I’m also a writer of commercial fiction, and like most of us, not on the bestseller list. People discover my work through libraries. People can read the first in a series that went out of print a few months before the second was published. Libraries allow people to discover and connect with writers and their books and to evolve their own canons of taste. Libraries grow readers and they sustain them and publishers too idiotic to realize that we create their market for them deserve to fail. On an epic scale.

    I am also a citizen. Libraries are essential for a democracy. Assuming people can just buy whatever they need to know and that publishers will not alter books if pressed to do so or would defend the privacy of readers as libraries do would be a terrible mistake. As Eileen says, above, defunding universities and libraries is a great start in ensuring the ignorance of your populace and a great way for a country to fail.

  8. Thanks for the article. Excellent comments and discussion! If you are a Californian, and want to oppose the Governor’s proposed elimination of all funding for public libraries and literacy programs, please get active.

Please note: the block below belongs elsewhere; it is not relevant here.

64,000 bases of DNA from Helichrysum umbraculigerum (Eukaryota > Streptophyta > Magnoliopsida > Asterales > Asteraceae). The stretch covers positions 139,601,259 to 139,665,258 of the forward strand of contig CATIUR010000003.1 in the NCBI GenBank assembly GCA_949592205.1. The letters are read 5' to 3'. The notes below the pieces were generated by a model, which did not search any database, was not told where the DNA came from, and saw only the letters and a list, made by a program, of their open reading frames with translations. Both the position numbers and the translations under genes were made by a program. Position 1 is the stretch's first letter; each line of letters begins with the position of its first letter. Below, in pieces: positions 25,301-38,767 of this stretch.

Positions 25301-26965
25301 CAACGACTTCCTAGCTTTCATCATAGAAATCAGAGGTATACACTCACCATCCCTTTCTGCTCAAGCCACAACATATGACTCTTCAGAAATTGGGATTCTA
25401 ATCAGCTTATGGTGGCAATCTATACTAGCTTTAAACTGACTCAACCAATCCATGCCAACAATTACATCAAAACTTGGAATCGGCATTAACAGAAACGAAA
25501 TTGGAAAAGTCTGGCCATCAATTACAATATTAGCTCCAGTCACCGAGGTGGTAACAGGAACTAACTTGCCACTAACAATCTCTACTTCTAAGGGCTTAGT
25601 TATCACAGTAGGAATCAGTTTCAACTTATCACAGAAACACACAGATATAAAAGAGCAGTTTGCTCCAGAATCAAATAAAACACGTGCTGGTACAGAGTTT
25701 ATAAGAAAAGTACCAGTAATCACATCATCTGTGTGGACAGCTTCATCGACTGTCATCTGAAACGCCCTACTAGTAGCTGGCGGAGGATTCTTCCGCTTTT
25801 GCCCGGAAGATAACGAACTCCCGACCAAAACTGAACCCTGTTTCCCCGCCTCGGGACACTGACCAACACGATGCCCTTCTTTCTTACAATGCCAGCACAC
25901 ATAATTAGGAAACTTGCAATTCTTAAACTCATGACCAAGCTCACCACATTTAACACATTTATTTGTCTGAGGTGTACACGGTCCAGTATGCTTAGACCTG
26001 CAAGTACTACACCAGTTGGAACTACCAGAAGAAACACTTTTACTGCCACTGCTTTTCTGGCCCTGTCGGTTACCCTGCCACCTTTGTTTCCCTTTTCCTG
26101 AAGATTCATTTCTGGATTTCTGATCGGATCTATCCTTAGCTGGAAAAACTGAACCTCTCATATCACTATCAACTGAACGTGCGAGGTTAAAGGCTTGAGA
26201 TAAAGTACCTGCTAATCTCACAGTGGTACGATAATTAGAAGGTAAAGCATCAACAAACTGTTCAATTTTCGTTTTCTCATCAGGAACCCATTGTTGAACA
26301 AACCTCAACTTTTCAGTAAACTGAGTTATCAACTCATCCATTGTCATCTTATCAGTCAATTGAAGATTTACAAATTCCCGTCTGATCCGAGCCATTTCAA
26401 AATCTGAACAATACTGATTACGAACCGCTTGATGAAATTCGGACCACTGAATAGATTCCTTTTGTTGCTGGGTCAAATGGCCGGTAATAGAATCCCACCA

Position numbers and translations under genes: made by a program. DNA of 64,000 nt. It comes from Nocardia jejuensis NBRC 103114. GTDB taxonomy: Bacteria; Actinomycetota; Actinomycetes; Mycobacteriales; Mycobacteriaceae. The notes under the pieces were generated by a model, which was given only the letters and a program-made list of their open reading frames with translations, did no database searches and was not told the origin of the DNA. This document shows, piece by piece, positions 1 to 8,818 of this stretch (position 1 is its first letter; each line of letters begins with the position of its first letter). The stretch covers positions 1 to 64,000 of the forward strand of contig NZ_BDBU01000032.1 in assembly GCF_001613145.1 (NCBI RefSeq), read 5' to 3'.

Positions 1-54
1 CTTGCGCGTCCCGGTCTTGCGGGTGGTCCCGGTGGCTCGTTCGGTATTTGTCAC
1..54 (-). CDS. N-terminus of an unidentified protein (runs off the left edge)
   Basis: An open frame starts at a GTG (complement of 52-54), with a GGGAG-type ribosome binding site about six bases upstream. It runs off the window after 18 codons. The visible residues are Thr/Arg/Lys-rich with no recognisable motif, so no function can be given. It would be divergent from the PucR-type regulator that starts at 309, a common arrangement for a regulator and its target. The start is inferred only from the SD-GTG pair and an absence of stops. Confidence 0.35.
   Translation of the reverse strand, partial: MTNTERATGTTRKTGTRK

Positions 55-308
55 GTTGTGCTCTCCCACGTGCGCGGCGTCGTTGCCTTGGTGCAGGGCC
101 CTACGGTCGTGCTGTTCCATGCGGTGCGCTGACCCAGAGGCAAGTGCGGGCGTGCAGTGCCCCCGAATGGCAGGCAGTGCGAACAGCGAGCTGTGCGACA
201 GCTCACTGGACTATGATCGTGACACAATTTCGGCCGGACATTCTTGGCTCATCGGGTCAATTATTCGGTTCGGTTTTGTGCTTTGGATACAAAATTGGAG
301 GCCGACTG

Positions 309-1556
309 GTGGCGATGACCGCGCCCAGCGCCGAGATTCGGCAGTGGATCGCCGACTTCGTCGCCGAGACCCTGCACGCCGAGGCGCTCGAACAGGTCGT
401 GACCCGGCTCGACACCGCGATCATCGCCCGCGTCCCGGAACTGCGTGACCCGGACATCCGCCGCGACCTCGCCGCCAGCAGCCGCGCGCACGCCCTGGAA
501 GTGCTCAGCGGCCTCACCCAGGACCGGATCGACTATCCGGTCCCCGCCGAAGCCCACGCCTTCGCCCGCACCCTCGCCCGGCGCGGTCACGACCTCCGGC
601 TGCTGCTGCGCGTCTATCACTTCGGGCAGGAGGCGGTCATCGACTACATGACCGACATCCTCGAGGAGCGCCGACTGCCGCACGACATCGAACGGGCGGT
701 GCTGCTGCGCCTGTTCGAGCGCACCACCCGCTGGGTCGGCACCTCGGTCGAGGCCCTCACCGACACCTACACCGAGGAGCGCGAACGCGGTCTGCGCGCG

Take a look at the Save California Public Library and Literacy Funding Facebook page.

  9. Jenn:

    These are important and provocative questions and I’m glad you are raising them. In Massachusetts where I am director of the Board of Library Commissioners (the state library agency) we see nothing but increased demand for library services while we are plagued with ongoing funding battles. Some good news on funding, our Governor has proposed a budget for library programs for next year that is basically level funded to this year.

    Now on to eBooks. I am part of an organization of the Chief Officers of State Library Agencies (COSLA) that is very concerned about how libraries will be able to make eBooks available to their users. Last year COSLA published a report on eBook Feasibility for Public Libraries (http://www.cosla.org/documents/COSLA2270_Report_Final1.pdf) that outlines some of the issues, challenges and opportunities in this space. We are continuing our work in this area with a proposal for an Institute for Library and Museum Services (IMLS) National Leadership Grant to examine what we call the Reading Ecosystem which we hope will show the positive relationship between library use and book sales. I can provide a two page summary of the proposed research that you can post if interested.